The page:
After Amazon’s Win, Future Goes To Supreme Court To Stop Asset Freeze

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Supreme Court ruled in favour Amazon’s objection to a Future-Reliance deal earlier this week.

New Delhi:

Days after a setback in the Supreme Court that ruled in favour of its discordant partner Amazon, the Future Group has approached the Supreme Court against the seizure of assets belonging to the company and its founder Kishore Biyani.

Future Coupons has asked the top court to stop the attachment of assets of Future Coupons, Future Retail and Kishore Biyani, challenging a single-judge ruling of the Delhi High Court.

Handing Amazon a major victory in a dispute where it sought to block Future Group from selling $3.4 billion in assets to rival Reliance Industries, the Supreme Court had backed an order by a Singapore tribunal and also revived the high court order on the attachment of assets.

The Delhi High Court in March had ruled Mr Biyani and Future had deliberately and wilfully violated the Singapore tribunal order and imposed a fine of Rs 20 lakh on them, payable to the Prime Minister’s Relief Fund.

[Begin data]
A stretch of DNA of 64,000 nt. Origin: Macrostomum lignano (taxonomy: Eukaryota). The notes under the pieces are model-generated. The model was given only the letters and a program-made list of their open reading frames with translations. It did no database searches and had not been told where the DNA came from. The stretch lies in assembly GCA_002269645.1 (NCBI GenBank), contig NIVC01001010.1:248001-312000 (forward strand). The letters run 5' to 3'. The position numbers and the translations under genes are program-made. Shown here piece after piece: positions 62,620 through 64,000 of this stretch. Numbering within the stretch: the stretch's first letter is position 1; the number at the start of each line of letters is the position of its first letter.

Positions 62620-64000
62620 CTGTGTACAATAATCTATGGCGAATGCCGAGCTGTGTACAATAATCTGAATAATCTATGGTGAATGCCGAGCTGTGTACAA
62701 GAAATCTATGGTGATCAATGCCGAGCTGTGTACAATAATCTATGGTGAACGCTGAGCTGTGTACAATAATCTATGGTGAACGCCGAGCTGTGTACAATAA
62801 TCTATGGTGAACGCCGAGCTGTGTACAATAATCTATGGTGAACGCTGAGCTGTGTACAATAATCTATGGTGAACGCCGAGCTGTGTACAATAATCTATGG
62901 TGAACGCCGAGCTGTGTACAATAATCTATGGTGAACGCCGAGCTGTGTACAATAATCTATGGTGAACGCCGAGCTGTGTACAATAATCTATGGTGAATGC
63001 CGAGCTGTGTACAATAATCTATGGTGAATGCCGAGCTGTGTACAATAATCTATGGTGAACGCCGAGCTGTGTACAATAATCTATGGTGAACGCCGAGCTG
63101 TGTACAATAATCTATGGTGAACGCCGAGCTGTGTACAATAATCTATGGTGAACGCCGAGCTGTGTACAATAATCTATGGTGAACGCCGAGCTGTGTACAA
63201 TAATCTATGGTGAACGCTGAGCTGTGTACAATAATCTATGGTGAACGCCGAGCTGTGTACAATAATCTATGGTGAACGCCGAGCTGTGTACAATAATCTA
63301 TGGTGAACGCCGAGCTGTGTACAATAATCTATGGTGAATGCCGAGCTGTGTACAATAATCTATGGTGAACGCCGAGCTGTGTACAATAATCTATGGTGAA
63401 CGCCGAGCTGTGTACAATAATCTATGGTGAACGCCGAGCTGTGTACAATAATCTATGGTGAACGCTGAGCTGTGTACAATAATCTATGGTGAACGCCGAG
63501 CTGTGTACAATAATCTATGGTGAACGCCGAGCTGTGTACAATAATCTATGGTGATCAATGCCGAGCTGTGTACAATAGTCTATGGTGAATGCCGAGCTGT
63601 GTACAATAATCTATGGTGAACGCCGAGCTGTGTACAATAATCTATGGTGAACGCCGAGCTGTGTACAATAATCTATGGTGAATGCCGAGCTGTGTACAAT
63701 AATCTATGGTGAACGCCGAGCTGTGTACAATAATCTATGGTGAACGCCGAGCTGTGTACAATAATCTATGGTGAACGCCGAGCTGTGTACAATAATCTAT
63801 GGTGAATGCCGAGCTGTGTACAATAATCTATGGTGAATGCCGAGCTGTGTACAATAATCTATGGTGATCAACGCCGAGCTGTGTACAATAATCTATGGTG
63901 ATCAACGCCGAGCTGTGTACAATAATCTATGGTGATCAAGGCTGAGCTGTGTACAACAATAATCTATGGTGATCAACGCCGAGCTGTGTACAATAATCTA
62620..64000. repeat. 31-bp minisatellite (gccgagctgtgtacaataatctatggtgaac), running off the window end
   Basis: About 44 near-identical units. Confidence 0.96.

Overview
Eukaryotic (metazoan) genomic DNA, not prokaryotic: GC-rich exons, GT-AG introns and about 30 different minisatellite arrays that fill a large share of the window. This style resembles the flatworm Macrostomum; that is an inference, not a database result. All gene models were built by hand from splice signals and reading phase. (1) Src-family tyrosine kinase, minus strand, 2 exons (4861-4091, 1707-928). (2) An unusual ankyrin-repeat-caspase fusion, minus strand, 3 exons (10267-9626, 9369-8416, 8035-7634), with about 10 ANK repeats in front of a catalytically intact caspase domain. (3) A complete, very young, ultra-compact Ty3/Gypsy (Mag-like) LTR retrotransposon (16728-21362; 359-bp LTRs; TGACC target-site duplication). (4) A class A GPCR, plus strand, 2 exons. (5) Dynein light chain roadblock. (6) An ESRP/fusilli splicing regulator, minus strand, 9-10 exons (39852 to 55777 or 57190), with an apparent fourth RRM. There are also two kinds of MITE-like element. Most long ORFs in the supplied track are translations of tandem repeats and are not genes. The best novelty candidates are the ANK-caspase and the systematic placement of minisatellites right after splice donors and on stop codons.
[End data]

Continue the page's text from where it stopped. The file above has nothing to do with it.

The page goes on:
The outcome of the tussle involving two of the world’s richest men, Amazon’s Jeff Bezos and Reliance’s Mukesh Ambani, is seen reshaping India’s pandemic-hit shopping sector and deciding if Amazon can blunt Reliance’s dominance of the country’s nearly trillion-dollar retail market.

Amazon and Future have been locked in legal battles over the Future Group deal, with the US firm accusing the Indian group of violating pre-existing contracts when it sold its assets to Reliance. Future has denied any wrongdoing.

A two-judge bench of the Supreme Court said that an interim decision by a Singapore arbitrator in October – that put the deal on hold after finding merit in Amazon’s objections – was valid and enforceable in India.

Amazon had argued that the order is binding, while Future had argued it was not. Both sides had agreed to use the Singapore arbitrator in case of disputes when Amazon invested $200 million in Future Coupons, a unit of Future, in 2019. The arbitration proceedings are still ongoing.

(WIth inputs from Reuters)



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